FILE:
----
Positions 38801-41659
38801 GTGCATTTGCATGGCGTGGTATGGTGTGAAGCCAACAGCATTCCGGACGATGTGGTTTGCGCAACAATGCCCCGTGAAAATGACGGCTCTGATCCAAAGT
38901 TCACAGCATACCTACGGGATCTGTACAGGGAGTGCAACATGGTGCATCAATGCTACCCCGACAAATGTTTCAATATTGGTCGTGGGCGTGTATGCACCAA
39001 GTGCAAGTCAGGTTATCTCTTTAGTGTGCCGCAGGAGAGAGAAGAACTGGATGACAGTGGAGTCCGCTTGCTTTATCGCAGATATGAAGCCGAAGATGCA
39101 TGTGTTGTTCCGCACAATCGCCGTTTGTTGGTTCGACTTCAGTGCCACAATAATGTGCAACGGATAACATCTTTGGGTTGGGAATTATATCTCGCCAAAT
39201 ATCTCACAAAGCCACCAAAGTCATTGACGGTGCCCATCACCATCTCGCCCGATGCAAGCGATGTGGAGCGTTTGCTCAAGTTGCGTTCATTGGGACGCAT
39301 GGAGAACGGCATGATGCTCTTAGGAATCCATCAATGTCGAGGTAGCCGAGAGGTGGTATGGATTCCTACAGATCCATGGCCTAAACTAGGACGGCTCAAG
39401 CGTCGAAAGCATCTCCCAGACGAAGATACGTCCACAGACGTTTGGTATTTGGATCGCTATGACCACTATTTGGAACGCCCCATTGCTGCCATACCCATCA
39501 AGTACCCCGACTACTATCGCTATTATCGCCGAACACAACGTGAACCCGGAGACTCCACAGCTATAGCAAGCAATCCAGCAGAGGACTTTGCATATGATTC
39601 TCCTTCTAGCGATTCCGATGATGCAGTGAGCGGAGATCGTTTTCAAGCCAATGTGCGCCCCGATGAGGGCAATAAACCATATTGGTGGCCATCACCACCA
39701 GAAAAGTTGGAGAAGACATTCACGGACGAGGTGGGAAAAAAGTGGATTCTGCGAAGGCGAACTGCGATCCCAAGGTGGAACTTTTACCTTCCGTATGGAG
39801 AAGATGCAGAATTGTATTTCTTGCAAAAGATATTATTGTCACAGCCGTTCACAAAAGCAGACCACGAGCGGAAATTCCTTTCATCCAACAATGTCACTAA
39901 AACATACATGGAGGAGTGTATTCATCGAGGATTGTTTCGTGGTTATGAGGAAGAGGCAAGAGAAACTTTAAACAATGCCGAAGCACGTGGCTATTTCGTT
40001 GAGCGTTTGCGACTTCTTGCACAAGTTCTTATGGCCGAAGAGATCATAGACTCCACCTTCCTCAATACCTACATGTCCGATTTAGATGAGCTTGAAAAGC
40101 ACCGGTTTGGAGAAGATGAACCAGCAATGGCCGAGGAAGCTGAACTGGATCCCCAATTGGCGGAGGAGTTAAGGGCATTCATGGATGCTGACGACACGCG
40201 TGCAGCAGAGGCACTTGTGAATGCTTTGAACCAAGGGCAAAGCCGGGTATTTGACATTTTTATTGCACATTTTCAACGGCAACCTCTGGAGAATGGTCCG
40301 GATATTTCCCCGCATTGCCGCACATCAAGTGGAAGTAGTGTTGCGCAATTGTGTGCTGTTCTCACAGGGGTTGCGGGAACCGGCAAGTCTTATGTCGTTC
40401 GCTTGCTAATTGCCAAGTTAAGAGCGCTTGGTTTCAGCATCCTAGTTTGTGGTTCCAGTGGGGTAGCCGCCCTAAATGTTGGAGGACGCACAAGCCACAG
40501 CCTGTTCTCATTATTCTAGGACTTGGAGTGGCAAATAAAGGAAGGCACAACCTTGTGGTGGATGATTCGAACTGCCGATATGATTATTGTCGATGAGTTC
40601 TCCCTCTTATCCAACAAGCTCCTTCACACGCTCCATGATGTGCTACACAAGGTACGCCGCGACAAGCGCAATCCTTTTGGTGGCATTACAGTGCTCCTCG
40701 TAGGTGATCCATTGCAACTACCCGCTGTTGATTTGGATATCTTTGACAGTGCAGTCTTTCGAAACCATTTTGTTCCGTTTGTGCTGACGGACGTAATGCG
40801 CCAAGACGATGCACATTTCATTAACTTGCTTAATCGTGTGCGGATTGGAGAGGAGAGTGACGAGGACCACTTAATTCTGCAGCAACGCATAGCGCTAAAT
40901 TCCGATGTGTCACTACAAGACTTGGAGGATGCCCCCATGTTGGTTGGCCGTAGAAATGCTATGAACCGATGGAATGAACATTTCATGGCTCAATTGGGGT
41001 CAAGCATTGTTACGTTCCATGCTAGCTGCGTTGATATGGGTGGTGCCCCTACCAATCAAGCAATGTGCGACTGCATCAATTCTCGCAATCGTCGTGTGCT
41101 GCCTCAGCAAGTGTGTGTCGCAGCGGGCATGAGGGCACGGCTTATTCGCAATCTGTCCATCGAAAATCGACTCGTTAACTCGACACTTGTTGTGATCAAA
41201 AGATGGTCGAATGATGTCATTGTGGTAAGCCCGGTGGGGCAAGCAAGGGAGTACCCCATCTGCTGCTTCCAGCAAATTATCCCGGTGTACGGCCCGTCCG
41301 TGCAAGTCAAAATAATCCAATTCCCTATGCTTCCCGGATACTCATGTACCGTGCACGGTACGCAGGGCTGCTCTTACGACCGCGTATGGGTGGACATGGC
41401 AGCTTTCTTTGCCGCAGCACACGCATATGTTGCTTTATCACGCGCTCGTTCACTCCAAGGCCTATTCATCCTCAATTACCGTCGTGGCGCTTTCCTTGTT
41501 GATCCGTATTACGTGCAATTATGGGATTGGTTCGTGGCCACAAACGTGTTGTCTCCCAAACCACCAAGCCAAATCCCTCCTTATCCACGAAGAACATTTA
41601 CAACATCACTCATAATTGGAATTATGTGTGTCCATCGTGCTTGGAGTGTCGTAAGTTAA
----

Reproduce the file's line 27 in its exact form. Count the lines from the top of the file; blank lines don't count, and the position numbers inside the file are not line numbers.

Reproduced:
41301 TGCAAGTCAAAATAATCCAATTCCCTATGCTTCCCGGATACTCATGTACCGTGCACGGTACGCAGGGCTGCTCTTACGACCGCGTATGGGTGGACATGGC